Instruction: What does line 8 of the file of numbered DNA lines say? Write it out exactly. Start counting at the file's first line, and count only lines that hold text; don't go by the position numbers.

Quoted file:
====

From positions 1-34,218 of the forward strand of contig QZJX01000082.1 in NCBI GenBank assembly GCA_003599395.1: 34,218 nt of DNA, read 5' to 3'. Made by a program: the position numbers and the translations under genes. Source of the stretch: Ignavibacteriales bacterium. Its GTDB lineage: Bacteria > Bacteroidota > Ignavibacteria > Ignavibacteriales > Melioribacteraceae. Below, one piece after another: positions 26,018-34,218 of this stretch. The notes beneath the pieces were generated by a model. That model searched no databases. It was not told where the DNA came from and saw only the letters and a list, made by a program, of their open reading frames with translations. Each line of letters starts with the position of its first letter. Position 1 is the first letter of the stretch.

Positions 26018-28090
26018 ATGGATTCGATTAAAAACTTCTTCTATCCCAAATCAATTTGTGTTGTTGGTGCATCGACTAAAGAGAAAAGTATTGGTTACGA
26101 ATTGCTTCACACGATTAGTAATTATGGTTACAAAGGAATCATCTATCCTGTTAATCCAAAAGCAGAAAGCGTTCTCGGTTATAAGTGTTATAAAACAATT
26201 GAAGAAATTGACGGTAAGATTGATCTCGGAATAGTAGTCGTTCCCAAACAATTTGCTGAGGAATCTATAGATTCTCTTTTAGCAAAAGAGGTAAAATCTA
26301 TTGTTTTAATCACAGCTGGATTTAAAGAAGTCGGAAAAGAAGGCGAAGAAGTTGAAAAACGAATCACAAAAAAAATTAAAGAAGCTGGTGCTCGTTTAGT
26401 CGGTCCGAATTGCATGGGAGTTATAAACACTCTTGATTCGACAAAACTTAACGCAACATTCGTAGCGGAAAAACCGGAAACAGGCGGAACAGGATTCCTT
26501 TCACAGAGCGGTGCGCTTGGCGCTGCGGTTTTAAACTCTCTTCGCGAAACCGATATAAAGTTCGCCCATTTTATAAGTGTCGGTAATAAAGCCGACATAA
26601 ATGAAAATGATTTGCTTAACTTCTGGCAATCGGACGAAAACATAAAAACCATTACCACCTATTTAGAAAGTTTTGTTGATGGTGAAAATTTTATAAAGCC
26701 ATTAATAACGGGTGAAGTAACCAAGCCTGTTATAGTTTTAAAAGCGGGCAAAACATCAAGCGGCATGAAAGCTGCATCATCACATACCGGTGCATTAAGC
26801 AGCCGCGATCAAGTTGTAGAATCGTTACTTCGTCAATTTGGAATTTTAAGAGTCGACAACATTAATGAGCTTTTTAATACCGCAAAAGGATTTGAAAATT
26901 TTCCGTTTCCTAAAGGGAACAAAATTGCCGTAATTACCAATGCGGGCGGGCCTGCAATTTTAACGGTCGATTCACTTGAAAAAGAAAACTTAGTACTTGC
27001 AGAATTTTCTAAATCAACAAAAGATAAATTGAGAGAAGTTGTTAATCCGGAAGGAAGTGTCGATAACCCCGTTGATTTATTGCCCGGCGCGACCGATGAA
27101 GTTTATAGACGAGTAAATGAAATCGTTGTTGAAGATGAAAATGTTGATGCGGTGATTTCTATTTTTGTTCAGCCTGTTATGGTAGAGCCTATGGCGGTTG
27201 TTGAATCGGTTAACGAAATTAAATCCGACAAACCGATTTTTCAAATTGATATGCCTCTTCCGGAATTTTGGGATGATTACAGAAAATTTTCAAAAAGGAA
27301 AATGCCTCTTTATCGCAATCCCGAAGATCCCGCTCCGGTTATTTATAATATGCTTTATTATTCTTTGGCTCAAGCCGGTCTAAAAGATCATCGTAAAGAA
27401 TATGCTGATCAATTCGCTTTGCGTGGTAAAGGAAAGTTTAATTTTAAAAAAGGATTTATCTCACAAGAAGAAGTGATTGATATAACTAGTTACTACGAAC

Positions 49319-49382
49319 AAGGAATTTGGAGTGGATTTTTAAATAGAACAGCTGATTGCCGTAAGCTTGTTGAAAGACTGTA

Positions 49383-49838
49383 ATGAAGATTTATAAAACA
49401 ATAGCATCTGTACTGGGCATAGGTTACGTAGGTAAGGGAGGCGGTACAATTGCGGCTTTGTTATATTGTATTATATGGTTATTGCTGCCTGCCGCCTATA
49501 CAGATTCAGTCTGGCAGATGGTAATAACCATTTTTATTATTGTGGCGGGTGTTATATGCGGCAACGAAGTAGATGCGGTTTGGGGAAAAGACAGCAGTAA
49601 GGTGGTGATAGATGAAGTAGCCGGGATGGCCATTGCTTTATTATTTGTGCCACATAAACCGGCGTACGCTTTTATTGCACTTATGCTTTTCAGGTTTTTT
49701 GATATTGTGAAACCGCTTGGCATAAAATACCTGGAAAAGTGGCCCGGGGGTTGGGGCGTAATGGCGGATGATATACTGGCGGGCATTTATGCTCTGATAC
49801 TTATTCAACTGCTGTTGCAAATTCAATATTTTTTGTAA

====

26501 TCACAGAGCGGTGCGCTTGGCGCTGCGGTTTTAAACTCTCTTCGCGAAACCGATATAAAGTTCGCCCATTTTATAAGTGTCGGTAATAAAGCCGACATAA